Like so many artists, Shaé’s transition into the big wide world of professional music-making was made completely off of her own back. In 2015, she started putting covers of her favourite songs out on Twitter, many of which would eventually go viral. It was only when her avid followers started clamouring for original music that Shaé realised the potential viability of this option. “It kind of made me realise, like, wow, OK, there’s actually an audience for my voice and for my sound,” Shaé recalls. A year or so later, she started releasing her own original tracks. Although Shaé has come far since her early days, having grown from a bedroom artist to partnering with New York based music distribution company ‘The Orchard’, her relentlessly committed work ethic has seen no slack.

“Anybody who might read this and think, oh, like, you know, the moment you get a team, the moment you get people on board to help; to delegate responsibility, you can just sit back, put your legs up and not do anything; that is not the case at all,” she says firmly. Even now, at the height of the career, Shaé is holding onto that proactive mentality that got her through the harder periods as an independent artist. “It’s been very, very hard, but it’s also been very rewarding,” she says. “I would not change this journey if I had a chance to do so, because I feel like one thing that I’ve had the upper hand in by being independent; by being so hands on and being like, so thorough with my own business, is that I’ve learned a lot of things for myself, you know?”

Having been, as she describes it, her own “biggest advocate” since she first started, Shaé is keen for other artists to understand the intimate details of what is involved in setting off on a career such as hers. “I don’t have, like, a 9 to 5. I wish I could have more conversations around that because I feel like that could be quite beneficial to, you know, other independent artists that don’t know what it’s like to live off music or think it’s just a walk in a park, living off music, because it’s definitely not,” she says, emphasising the importance of artists signing up to services like PRS and managing their money carefully if they are truly committed to “the dream”.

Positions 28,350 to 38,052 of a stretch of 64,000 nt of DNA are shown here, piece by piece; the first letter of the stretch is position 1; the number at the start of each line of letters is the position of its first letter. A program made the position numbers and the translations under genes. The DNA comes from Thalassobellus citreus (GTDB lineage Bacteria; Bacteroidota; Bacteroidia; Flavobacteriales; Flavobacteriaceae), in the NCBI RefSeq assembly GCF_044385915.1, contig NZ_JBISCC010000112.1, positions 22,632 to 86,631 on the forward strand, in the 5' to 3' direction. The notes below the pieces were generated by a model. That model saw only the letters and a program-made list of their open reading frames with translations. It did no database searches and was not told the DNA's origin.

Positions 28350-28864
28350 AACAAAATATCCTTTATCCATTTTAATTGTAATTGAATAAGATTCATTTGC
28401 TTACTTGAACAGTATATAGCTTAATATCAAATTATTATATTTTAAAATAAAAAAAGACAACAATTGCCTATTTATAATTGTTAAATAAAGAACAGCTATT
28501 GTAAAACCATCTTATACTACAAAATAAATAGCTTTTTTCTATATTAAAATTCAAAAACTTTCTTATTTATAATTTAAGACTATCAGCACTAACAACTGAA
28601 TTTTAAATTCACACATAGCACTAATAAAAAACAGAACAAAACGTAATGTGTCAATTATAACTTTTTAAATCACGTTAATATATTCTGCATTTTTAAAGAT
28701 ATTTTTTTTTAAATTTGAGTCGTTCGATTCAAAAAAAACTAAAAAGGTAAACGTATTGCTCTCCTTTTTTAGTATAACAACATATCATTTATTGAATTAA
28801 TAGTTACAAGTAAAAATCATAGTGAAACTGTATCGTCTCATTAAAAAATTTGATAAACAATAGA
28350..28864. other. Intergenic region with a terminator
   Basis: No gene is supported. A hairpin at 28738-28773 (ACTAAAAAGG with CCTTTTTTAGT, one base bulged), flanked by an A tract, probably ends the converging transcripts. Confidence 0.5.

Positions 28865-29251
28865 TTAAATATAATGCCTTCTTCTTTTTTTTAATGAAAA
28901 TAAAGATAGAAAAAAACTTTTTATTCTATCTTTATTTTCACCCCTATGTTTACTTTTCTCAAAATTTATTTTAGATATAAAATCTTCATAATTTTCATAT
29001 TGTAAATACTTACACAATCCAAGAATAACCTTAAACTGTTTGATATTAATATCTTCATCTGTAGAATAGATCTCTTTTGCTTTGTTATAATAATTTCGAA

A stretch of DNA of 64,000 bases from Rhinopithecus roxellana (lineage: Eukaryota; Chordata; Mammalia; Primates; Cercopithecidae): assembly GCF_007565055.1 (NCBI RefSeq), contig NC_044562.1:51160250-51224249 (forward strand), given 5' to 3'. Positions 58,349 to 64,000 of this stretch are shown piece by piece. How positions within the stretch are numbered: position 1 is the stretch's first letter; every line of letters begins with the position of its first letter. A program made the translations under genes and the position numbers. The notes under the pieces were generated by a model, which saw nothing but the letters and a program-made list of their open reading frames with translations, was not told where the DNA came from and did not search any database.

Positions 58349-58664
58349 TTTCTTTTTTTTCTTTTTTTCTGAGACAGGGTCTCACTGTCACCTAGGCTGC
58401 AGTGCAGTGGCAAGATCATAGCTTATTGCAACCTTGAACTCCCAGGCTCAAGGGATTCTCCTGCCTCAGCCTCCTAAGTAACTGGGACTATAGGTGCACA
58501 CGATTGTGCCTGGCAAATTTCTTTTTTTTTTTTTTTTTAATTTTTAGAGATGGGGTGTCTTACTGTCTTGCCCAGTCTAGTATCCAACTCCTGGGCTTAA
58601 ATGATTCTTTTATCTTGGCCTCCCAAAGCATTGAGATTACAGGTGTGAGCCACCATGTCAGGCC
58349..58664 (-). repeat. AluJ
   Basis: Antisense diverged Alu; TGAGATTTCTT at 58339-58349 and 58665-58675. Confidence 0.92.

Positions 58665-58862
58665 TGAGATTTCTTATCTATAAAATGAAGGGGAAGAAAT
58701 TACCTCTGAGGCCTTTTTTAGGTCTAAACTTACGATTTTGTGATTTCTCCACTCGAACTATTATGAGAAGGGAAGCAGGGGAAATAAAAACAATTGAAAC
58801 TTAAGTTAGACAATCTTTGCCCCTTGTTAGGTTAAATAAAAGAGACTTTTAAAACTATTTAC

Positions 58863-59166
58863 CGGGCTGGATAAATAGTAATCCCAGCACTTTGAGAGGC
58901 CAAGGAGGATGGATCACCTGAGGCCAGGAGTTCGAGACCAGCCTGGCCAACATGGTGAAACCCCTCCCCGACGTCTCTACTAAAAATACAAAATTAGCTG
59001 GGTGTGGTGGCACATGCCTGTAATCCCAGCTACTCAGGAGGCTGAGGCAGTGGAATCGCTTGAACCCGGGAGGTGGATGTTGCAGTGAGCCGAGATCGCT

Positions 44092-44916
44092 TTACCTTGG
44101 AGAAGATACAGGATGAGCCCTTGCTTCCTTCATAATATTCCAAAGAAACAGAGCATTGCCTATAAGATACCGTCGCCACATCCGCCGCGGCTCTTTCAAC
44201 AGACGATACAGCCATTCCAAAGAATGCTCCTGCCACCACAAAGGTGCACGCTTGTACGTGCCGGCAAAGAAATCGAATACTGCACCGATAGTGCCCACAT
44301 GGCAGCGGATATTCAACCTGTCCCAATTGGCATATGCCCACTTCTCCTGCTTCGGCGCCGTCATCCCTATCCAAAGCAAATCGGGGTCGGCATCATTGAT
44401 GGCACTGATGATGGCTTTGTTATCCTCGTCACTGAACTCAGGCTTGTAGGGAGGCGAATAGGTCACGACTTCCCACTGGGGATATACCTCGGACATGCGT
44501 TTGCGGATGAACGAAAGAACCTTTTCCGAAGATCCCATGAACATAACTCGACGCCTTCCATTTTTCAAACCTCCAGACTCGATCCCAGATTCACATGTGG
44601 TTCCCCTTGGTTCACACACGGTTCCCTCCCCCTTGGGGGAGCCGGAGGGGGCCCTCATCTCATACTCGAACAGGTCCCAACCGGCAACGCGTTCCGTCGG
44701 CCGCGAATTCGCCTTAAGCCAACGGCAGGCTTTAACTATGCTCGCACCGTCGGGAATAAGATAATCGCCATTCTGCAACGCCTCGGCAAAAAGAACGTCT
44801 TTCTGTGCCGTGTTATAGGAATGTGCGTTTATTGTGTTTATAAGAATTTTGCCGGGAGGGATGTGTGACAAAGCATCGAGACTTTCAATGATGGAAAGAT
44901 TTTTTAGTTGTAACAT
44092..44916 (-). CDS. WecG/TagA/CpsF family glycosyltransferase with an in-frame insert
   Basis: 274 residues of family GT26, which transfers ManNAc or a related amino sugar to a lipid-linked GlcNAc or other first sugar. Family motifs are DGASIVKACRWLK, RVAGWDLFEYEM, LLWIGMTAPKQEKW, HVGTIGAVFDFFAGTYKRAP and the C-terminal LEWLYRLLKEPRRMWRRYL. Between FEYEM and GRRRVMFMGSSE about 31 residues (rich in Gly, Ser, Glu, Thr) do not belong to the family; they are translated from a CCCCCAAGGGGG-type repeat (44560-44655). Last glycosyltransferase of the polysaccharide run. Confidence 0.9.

It is this brilliant authenticity that draws so many people to Shaé’s distinctive personality, both within her music and her personal life. Despite having made her start on social media, the artist thankfully doesn’t feel the need to commit to trends and content-generating agendas instructed by the dreaded algorithm. If anything, this kind of forced creativity would most likely rupture the delicate process of crafting her music. “I feel like I would burn out very, very quickly if I followed that way or that regime of working,” she says.

“One thing I love about my supporters is that they kind of give me the space to be a bit more reserved.” She is sceptical of the perception of music artists as being constant attention whores, always grasping for their next opportunity to turn the camera on them. “I want my music to always be relevant,” she comments, “but me, myself, sometimes I just wanna chill in the shadows a bit, like, just be in the back. You know, I don’t always wanna be bang in the centre of attention and stuff, and I feel like that goes for a lot of artists actually. A lot of people assume that just because we are music artists, we wanna be in the limelight all the time, but it’s not always the case,” adding that, “the day that I turn into the artist that just churns out stuff for the sake of continuing to be relevant is the day that Shaé is losing herself in some way, shape or form, because that’s not really me at all.”